The essential elements of the Little Red Riding Hood story (numbered 333 in the Aarne Thompson Uther Classification) existed in oral traditions before Perrault put pen to paper. It appears that Perrault decided to pick and choose the bits he liked to incorporate into his own moral tale. One key thing that he cut out was the fact that, in the older versions, Little Red saved herself.
The details vary, but after entering the cottage, the little girl is encouraged to get undressed and climb into bed with the wolf. He instructs her to throw every item of clothing into the fire because she won’t need them anymore.
Little Red complies but, once in bed, she sees the danger she’s in. At that point, she devises an escape plan. She tells the wolf she needs to defecate. The wolf is cross and says she should just do it there and then. Little Red protests that she cannot possibly do it in the bed and must go outside.
As a compromise, she suggests that the wolf ties a rope around her waist to make sure she can’t run away. Except when she gets outside, she does just that after tying the rope to something else.
In some versions, the wolf chases after her. In many versions, she still gets away. One tale in particular has Little Red encountering laundresses at the river. They hold their sheets taut to make a cloth bridge. They allow Little Red to cross over it but when the wolf is in the middle of the bridge, they let go, and the wolf drowns.
Perrault’s audience were upper class. He wanted to pass on them the moral message that young girls could bring disaster on themselves. In his version, Little Red is clearly to be blamed for her own death because she was tempted from the path of domesticity (which led straight from her mother’s house to her grandmother’s).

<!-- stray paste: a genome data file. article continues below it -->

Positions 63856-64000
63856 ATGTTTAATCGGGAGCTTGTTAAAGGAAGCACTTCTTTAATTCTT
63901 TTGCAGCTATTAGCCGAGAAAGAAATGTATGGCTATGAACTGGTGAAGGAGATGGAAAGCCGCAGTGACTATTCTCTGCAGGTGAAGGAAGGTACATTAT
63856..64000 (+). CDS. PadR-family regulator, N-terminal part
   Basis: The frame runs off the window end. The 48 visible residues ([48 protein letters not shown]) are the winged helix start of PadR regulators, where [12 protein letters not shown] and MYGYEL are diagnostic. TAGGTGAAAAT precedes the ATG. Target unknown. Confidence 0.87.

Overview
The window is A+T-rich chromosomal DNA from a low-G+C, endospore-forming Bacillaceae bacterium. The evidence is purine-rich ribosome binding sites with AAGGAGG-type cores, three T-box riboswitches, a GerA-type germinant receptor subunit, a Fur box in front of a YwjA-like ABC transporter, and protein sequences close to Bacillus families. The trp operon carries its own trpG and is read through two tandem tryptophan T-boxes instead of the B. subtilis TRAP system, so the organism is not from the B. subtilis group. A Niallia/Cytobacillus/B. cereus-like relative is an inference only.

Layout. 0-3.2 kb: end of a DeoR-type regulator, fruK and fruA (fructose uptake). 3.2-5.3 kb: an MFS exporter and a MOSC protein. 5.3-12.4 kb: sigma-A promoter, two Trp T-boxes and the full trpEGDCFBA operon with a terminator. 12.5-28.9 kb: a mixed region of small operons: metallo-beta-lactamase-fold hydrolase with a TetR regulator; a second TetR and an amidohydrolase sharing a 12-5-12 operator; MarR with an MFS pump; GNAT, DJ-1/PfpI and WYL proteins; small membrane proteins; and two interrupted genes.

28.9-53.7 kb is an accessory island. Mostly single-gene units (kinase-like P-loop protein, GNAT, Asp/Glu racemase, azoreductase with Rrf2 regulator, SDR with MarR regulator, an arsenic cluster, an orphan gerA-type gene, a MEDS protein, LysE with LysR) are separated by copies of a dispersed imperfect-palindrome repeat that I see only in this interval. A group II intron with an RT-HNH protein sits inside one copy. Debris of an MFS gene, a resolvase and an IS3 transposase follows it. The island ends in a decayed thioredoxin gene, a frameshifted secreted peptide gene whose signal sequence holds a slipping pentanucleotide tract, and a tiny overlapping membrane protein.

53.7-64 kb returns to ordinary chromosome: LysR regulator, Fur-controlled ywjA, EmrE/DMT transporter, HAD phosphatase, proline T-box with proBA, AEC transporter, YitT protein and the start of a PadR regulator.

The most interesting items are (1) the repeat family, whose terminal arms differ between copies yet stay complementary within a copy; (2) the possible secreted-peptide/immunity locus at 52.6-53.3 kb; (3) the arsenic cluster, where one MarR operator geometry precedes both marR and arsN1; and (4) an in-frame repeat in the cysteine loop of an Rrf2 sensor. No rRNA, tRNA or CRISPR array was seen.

The Grimms took Perrault’s story and moved Little Red on another few steps. In Zipes’s words, “Perrault fixed the ground rules… and these were extended by the Brothers Grimm and largely accepted by most writers and storytellers in the Western world.”
The Grimms got rid of the violence and gave Little Red a happy ending – but one where she is saved by a man (no laundresses in sight). They kept in the strong implication that the girl’s behaviour was the main factor in the events that followed. And they focussed on her disobedience as the main cause of all her strife.
They also added an addendum: a second, shorter story where Little Red is tempted by another wolf. This time she runs to her grandmother’s house and the old woman suggests that they fill a trough with water in which she’d previously boiled sausages.
The wolf, who is hiding on the roof, smells the aroma of sausages and leans over to investigate. He loses his balance, falls into the trough and drowns. Thus Little Red is saved yet again.
Little Red’s tale has gone from one about an independent and quick-witted young girl, to a lecture on why women are just asking to be violated if they happen to wear eye-catching clothes and walk in the wrong direction. But she isn’t alone in being vilified by the men who told her tale.
As we noted above, Rapunzel went from being a sensible, proactive young woman to a rather dumb one who participated in own destruction, simply because the Grimms disapproved of her choice of lifestyle.
In the original story of Hansel and Grettel, it wasn’t the evil stepmother who forced the father to lead the children into the woods. The mother was their biological mother, and the blame was shared equally between the parents.
And while Beauty and the Beast might at first glance appear a heart-warming tale of redemption, it was often used in the past as a tale to help girls accept an arranged marriage, even to someone they might find unattractive.
Fairy tales have been part of our culture for generations. They remain popular and relevant because they can be adapted to suit the needs of society. They allow us to explore fears and morals within the safety of our own heads.
So sure, change the fairy tales and update them – but leave in the fear and bring back our strong women.
Charlotte is an author, ghostwriter, freelance editor, proofreader, and podcaster. She is also a reviewer for the Ginger Nuts of Horror website, as well as the British Fantasy Society.
Following her own advice, she’s written The Poisoned Crow, a dark fairy tale filled with horror, magic, and featuring a young woman who saves herself.
Her articles have appeared in such places as Tor.com, War History Online, and Writing Magazine.
She is a co-host of the podcast, Breaking the Glass Slipper, which in 2018 was shortlisted for a BFS award for best audio and was longlisted for a Hugo.
You can read more about her at www.charlottebond.co.uk. Her Twitter handle is @offred85. If you want a regular Twitter-length fairy tale on a Wednesday, you can follow The Singing Wolf @RavenWithCheese.